There’s a big deal pending with Texas Attorney General Greg Abbott right now, and though his opinion is technically not be legally binding, his decision will set a standard that impacts thousands and thousands of players in Texas … and will affect the state’s ability to raise millions of dollars for charity via poker.
The Kerr County Attorney has asked for an opinion on charity poker galas. He wants to know if hosting a pricey dinner that happens to include an optional poker tournament violates Texas gambling laws if the winners are awarded prizes. Likewise he wants to know if leasing a ballroom or banquet hall for such an event constitutes a “private place” defense.
Back in the old days (like pre-2006) big fun underlay charity tourneys were common. High society types would pony up, say $500 (w/ rebuys) to compete in a 300-player field with first prize being a WSOP main event seat. TJ Cloutier and Troy Aikman were usually playing. These events showed they could raise hundreds of thousands of dollars at a time for different charities. But then the rule suddenly changed … with the Texas Alcoholic Beverage Commission threatening to yank liquor licenses for any such event that gave the winner a prize; the only way to do it, TABC said, is to have a poker tournament and choose prize recipients via raffle.
This was stupid, of course … and the results led to suckier tournaments with no incentive to rebuy raising way less money for charity. Guys like Phil Hellmuth and Dale Hansen had to cancel events … but after a couple years of spotty and jurisdictionally questionable enforcement, some charities began saying “fuggit!” and throwing tourneys the old way. Recently: Phil Hellmuth did in San Antonio what he couldn’t do in Houston, partnering with Tony Parker and Eva Langoria and tons of mainstream sponsors (HEB, AeroMexico, San Antonio Spurs, et al.) to throw a wildly successful event that raised nearly $500,000 for Eva’s Heroes. (1,200 people entered this $300 w/ rebuys event.)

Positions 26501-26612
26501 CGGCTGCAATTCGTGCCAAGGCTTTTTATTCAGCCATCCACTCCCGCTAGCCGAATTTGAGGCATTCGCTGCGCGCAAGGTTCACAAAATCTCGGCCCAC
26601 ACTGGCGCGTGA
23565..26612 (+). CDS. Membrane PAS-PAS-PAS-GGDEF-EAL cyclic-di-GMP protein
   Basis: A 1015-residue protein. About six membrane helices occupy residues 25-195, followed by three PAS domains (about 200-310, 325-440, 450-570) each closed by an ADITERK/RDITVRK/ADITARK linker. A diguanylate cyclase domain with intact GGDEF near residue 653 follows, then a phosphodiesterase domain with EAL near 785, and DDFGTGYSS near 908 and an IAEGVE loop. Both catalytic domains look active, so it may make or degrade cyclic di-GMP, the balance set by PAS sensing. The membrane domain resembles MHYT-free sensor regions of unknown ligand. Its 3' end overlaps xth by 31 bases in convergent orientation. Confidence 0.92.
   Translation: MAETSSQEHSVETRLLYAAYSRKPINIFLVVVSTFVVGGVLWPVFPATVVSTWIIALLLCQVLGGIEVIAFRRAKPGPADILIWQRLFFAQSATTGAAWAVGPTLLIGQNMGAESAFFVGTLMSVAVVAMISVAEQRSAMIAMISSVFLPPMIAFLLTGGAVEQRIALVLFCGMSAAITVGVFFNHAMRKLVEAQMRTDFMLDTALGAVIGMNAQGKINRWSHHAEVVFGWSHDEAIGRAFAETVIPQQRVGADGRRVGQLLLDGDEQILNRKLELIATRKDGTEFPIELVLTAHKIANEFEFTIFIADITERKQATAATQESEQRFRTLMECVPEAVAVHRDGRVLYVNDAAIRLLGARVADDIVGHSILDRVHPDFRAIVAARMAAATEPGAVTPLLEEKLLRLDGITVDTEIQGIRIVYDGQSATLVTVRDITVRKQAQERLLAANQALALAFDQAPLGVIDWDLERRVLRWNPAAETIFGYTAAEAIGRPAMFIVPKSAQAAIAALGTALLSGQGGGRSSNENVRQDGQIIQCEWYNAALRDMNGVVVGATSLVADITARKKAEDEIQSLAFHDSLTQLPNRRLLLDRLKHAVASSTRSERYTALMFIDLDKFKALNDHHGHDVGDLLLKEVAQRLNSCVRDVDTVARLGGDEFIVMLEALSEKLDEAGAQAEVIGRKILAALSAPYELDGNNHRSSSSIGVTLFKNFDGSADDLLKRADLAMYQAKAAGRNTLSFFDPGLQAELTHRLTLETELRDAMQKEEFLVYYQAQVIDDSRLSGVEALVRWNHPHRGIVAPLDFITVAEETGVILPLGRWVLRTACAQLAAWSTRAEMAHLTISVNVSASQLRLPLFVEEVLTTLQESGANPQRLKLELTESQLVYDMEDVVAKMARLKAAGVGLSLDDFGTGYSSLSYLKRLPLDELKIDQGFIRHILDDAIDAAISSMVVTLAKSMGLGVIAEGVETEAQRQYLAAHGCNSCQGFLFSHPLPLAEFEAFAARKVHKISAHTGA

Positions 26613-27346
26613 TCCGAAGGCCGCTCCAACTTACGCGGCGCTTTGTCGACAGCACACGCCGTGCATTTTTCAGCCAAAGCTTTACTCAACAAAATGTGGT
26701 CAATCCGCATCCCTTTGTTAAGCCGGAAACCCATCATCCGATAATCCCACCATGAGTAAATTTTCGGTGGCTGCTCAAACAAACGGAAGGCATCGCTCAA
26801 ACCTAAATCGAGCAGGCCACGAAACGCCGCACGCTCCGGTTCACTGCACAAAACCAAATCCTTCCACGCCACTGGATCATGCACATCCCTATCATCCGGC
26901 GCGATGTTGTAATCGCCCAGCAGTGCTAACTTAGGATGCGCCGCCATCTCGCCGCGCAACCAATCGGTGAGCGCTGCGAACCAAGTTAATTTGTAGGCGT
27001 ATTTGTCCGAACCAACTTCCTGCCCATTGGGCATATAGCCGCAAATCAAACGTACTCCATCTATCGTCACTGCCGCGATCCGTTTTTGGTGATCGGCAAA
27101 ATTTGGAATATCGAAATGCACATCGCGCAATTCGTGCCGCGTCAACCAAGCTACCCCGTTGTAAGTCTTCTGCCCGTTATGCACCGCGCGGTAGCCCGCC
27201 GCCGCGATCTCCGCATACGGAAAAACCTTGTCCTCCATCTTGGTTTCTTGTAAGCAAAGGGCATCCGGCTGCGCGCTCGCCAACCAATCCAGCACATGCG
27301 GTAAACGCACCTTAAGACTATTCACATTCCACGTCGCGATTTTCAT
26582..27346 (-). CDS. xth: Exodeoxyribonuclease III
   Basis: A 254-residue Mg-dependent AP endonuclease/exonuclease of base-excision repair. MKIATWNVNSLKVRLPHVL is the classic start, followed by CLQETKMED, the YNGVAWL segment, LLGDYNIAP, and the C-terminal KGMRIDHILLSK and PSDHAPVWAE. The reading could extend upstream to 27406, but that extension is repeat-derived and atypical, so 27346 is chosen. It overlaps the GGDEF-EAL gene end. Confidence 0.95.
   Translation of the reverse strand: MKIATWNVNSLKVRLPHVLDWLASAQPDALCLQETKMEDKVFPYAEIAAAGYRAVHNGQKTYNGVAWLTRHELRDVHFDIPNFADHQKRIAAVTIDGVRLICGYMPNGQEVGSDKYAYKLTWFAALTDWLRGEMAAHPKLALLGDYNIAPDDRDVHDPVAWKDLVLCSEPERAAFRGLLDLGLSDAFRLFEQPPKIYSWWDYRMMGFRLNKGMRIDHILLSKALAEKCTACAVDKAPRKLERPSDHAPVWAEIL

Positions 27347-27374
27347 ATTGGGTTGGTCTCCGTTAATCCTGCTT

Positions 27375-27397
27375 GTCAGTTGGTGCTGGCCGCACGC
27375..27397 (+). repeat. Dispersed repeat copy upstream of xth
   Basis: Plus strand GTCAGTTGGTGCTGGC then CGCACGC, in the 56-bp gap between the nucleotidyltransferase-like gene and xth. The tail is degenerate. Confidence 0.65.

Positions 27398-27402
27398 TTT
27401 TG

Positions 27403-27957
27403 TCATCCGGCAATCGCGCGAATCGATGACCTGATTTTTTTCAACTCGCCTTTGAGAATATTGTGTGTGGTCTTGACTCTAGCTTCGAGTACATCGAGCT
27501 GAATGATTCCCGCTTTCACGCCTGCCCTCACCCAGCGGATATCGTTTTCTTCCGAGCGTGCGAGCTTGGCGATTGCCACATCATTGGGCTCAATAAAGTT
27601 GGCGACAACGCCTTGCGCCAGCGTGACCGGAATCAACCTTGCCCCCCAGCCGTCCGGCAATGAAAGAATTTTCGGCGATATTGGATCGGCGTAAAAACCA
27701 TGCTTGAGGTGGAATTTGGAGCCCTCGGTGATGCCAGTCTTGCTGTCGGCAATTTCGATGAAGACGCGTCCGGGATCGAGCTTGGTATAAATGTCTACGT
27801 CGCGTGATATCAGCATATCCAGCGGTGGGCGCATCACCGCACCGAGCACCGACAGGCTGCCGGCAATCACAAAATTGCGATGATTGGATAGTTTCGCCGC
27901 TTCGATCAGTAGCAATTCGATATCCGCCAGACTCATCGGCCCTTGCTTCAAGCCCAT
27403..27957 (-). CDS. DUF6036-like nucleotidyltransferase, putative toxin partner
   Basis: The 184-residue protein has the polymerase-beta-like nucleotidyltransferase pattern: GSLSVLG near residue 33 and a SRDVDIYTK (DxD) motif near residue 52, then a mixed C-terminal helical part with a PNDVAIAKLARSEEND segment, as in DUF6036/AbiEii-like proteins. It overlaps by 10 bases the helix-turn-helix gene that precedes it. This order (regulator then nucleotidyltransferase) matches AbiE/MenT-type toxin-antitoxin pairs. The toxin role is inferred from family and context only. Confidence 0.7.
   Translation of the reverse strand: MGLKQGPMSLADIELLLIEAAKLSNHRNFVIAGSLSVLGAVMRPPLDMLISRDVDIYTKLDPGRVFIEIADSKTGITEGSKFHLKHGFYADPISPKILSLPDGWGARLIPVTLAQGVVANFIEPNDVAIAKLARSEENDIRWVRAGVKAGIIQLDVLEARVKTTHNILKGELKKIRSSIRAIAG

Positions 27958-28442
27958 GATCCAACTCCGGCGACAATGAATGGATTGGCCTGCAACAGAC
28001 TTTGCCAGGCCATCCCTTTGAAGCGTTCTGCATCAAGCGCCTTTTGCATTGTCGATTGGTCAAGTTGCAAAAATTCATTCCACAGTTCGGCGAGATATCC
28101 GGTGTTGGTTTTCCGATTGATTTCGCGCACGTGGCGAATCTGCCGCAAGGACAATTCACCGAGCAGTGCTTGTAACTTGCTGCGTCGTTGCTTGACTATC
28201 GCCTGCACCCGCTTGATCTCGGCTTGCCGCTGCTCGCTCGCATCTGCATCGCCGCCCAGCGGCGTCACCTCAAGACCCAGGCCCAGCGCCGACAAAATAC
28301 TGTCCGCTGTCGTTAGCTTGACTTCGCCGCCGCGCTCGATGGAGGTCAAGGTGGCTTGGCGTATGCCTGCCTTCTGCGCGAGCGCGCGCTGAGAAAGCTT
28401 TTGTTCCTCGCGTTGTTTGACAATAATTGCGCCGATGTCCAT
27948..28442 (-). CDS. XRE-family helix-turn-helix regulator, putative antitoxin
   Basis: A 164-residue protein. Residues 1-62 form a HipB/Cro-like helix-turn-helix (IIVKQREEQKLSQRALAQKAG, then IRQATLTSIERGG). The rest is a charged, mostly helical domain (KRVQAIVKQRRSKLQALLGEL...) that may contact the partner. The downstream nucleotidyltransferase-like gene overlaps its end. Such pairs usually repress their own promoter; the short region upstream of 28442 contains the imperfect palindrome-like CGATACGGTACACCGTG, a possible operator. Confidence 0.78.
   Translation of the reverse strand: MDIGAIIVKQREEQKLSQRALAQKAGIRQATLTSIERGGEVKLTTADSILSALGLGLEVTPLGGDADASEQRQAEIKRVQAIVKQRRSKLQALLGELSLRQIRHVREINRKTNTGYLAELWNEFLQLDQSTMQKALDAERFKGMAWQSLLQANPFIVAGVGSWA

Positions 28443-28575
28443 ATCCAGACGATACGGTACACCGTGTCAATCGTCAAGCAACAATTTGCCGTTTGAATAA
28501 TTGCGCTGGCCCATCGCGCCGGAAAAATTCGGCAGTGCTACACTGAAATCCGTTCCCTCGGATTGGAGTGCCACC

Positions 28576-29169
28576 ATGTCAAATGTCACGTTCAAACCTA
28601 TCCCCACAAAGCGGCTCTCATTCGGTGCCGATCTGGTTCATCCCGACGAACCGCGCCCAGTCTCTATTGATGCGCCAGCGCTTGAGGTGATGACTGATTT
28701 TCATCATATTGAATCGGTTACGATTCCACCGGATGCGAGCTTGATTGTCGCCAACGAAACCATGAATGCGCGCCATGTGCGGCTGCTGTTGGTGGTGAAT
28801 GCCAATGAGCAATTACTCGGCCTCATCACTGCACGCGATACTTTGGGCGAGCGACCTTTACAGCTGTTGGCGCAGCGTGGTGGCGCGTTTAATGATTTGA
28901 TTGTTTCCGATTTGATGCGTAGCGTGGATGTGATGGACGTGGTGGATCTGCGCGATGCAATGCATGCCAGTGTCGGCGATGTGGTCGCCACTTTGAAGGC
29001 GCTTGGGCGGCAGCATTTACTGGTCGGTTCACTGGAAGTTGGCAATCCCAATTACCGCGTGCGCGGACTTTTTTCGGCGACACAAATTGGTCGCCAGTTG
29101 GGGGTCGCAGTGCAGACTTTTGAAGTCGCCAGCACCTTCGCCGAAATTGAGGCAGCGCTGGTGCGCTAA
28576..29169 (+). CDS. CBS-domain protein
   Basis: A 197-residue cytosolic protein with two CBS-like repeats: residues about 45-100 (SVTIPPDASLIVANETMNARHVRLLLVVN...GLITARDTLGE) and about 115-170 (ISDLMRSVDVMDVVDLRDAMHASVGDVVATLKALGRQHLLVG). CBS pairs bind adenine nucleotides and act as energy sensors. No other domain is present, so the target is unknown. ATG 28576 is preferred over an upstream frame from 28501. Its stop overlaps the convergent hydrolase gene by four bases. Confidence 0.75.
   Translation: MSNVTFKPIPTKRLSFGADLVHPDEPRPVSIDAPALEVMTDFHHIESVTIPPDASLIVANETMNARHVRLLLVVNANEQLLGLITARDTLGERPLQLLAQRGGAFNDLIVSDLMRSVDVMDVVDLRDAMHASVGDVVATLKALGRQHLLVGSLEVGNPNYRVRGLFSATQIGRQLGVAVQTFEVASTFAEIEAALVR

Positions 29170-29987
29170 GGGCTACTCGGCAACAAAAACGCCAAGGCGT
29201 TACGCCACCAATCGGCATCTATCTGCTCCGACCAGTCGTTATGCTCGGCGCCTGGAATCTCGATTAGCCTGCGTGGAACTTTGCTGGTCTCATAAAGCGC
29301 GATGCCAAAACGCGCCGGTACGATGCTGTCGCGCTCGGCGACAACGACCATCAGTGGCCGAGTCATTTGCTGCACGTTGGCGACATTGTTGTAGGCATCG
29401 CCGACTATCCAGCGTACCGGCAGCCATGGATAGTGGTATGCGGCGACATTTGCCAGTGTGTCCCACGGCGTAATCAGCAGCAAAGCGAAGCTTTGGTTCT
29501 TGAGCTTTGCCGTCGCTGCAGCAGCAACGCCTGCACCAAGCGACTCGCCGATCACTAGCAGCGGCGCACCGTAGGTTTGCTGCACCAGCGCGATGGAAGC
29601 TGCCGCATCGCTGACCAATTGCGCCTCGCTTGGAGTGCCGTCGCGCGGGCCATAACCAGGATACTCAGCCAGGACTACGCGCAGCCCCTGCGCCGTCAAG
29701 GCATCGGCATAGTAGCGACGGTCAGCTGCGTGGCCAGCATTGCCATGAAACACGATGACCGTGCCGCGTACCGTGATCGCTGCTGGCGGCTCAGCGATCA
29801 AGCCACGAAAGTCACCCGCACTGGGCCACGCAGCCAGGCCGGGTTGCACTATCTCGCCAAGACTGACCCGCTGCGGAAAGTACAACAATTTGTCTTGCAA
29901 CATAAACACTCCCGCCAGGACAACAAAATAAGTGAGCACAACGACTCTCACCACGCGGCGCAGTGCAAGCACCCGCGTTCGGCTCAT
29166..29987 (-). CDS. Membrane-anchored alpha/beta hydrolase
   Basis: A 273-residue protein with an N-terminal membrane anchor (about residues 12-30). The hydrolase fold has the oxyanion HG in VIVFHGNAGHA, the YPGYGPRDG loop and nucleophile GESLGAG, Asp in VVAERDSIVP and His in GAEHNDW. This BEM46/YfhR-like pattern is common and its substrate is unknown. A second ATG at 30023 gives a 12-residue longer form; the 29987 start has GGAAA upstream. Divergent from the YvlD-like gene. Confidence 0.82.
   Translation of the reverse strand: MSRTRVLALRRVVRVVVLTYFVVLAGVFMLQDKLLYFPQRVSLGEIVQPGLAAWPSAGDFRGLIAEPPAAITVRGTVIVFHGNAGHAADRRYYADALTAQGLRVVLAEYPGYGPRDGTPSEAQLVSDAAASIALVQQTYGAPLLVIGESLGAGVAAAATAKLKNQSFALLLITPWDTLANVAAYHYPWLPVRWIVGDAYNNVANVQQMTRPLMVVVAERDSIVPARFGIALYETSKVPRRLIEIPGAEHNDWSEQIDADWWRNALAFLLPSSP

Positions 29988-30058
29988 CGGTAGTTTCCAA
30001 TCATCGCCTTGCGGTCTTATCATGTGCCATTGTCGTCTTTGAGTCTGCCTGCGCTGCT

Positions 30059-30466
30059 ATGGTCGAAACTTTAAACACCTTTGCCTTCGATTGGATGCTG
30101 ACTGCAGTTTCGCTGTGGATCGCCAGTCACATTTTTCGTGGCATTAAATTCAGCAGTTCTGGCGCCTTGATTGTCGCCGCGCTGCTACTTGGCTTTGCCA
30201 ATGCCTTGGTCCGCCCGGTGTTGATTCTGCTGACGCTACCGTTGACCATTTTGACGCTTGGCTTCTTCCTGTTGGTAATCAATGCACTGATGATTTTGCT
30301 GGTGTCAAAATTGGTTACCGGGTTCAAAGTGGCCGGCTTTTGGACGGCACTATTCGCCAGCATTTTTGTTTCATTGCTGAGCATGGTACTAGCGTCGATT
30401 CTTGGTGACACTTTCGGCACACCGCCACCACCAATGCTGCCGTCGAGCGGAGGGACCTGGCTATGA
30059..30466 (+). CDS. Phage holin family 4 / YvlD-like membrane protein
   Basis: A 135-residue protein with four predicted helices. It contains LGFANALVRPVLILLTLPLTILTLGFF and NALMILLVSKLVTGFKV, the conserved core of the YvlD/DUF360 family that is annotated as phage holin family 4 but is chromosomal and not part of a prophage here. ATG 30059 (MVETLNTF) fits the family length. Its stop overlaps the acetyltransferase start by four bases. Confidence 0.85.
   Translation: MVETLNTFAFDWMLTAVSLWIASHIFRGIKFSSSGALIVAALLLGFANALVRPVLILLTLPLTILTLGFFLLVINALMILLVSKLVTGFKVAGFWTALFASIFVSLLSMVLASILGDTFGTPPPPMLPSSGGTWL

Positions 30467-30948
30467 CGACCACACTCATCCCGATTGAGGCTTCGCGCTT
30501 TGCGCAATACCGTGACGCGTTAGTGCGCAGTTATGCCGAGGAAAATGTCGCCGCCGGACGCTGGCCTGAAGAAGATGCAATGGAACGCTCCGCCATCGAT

So anyhow, yes, now Kerr County Attorney Rex Emerson is asking pre-emptively, does the state plan to prosecute these sorts of events?
Frankly, I don’t have my hopes up for what is essentially “medicinal poker”. But it would be a great step towards the good, clean, fully legal Texas Hold’em we’re all looking for. Last time Abbott was asked for a poker opinion — in 2005 (or was it ’04?) by an El Paso DA unsure how to proceed with a wave of APL-style events in his city — the AG’s interpretation of the law made a huge difference to me personally and many Pokerati readers, as he declared free tournaments were not gambling no matter the prize … because it can’t be gambling if there is no risk … and clearly the gambling laws weren’t written with intent of stopping Lodge Amateur Poker and other similar activities.
Fingers crossed that charity poker will be seen in a similar legal light.